The first mill on Mill Creek was a water power mill and had a vertical saw. Using the vertical saw was a very slow process. According to Joed Albro, one of the Wendling mill workers, “the old saw was so slow that they had time to go kill a deer and get back in time to set the saw to a new cant” (Polley 15). They soon upgraded to a circular saw.
With Booth-Kelly’s purchase of the Wendling mill site, more modern logging techniques, and rail logging, Wendling was transformed into a true mill town and the lumber output increased dramatically. The timber tributary to the Wendling mill on Mill Creek cut on an average of 40,000 to 50,000 feet to the acre. The timber was almost entirely yellow fir and averaged from three to seven feet in diameter and 100 to 150 feet in length. The mill could cut on an average 100,000 feet in ten hours with twenty-three men (Polley 49). These huge trees came in handy when it came to building Fall Creek’s Pengra covered bridge. Booth-Kelly supplied the 16” x 18” x 126 foot beams under the bridge to span the river. The bridge still remains with these boards that are some of the largest of any of Oregon’s covered bridges (Pengra).
In 1903 after realizing the future potential of timber land, the Southern Pacific Railroad announced that they would no longer sell land grants to individuals. This was in conflict with the terms of the 1869 Congressional Agreement. The Federal Government filed suit against the Southern Pacific Railroad and because of this Booth-Kelly was shut down in 1904 (Polley 3). This hurt Booth-Kelly because many people had to move to find other work. Two years later the mill re-opened, and by 1908 the town of Wendling had grown even larger with a locomotive barn, machine shop, blacksmith shop, train depot, bowling alley, barber shop, and even a skating rink. In August of 1910, fire, a timber company’s worst enemy, struck Wendling. The population of Wendling at the time was 700 people (Polley 102). Hard work by the mill’s employees controlled the fire and saved the mill but not until it had burned homes, shops and the school. Months later everything had been rebuilt and Booth-Kelly was back to full operation.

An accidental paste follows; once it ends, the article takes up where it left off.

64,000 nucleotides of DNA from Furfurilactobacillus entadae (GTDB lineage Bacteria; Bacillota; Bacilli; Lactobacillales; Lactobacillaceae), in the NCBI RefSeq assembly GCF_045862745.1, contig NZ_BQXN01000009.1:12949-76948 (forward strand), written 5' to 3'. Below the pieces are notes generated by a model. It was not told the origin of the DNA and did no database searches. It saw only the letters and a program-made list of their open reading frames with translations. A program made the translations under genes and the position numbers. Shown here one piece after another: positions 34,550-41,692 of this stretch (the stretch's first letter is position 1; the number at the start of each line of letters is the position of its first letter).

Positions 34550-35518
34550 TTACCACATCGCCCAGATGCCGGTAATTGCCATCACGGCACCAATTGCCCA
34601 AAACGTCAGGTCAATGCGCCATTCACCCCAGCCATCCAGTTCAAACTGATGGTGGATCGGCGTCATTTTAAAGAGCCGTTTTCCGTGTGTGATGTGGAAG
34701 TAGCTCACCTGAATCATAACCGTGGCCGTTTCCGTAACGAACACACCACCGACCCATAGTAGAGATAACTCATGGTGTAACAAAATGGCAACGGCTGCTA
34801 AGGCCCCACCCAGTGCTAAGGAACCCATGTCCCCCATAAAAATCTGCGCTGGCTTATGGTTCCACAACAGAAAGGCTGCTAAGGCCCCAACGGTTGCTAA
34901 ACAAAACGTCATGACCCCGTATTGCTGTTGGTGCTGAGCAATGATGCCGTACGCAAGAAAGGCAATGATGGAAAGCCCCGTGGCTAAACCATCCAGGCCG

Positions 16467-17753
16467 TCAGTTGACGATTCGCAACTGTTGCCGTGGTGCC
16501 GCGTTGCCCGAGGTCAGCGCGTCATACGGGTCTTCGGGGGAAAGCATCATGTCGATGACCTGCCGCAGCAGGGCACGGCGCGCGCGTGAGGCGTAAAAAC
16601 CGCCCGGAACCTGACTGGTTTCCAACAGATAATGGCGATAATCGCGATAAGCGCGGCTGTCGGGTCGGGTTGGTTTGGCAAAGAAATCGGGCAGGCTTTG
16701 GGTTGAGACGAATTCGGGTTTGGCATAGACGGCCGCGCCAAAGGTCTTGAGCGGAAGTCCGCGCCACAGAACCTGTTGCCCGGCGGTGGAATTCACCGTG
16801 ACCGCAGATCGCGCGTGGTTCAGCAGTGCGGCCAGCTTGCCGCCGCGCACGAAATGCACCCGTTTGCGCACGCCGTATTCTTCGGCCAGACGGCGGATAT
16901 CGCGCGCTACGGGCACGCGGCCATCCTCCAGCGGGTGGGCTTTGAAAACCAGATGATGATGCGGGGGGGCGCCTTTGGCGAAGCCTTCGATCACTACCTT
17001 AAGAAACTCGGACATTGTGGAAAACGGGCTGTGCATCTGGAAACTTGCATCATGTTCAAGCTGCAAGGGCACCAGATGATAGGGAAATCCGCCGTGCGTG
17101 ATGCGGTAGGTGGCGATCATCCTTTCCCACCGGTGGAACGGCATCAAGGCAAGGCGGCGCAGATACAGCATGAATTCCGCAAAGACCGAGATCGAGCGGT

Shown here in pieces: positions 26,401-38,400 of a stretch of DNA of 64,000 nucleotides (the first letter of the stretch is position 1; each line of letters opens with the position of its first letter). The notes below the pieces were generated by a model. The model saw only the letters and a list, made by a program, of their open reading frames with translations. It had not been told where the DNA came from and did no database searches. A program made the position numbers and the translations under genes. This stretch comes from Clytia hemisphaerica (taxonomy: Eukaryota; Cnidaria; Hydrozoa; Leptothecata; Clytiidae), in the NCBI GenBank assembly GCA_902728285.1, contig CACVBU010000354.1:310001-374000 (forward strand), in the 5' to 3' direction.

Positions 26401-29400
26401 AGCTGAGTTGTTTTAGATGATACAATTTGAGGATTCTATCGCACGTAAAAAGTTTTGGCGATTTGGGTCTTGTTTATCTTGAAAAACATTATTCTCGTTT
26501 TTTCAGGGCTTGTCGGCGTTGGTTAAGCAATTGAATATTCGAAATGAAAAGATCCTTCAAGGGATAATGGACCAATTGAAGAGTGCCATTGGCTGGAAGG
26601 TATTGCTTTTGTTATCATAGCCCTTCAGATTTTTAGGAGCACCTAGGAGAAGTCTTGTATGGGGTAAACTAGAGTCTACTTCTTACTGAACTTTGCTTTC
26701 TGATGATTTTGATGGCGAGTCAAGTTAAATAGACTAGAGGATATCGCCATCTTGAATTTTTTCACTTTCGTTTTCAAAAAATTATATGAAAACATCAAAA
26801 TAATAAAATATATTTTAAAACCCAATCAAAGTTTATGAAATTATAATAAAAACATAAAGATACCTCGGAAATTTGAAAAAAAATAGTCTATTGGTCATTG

In 1913, Booth-Kelly converted their locomotive engines from wood to oil and steam generators replaced the old carbide lights. By 1921, Booth-Kelly employed over 250 men working in the field and mills, had 26 miles of rail track, and had 20 flat rail cars. It was reported that in one day they filled 32 cars with an average of 7,500 board feet to the car (Polley 116). The main line of the yarder was clocked at 30 miles per hour dragging a log and the haul back was even faster. In 1922, part of the mill burned down again but was rebuilt by 1924. In the spring of 1946, Booth-Kelly closed the mill during a labor dispute and a fire destroyed the mill later that year (Springfield News). In 1952, the Wendling post office closed and in 1959 after most of the timber had been depleted, the Booth-Kelly Lumber Company sold its land to the Georgia Pacific Corporation (Polley 124).
Today, the only landmarks left from the once lively mill town of Wendling is a covered bridge, a few roads, and a few homes of the remaining few that couldn’t bare to leave the peace and tranquillity of the surrounding hills. It is rumored that parts of a wooden flume remain in the hills above the Wendling site and that at the top a child’s cemetery can be found. A few of the people that used to call Wendling their home still get together periodically to have lunch and to reminisce. These “Wendlingites”, as they call themselves, have a history they can be proud of.
More information about Wendling can be found at The Wendling Project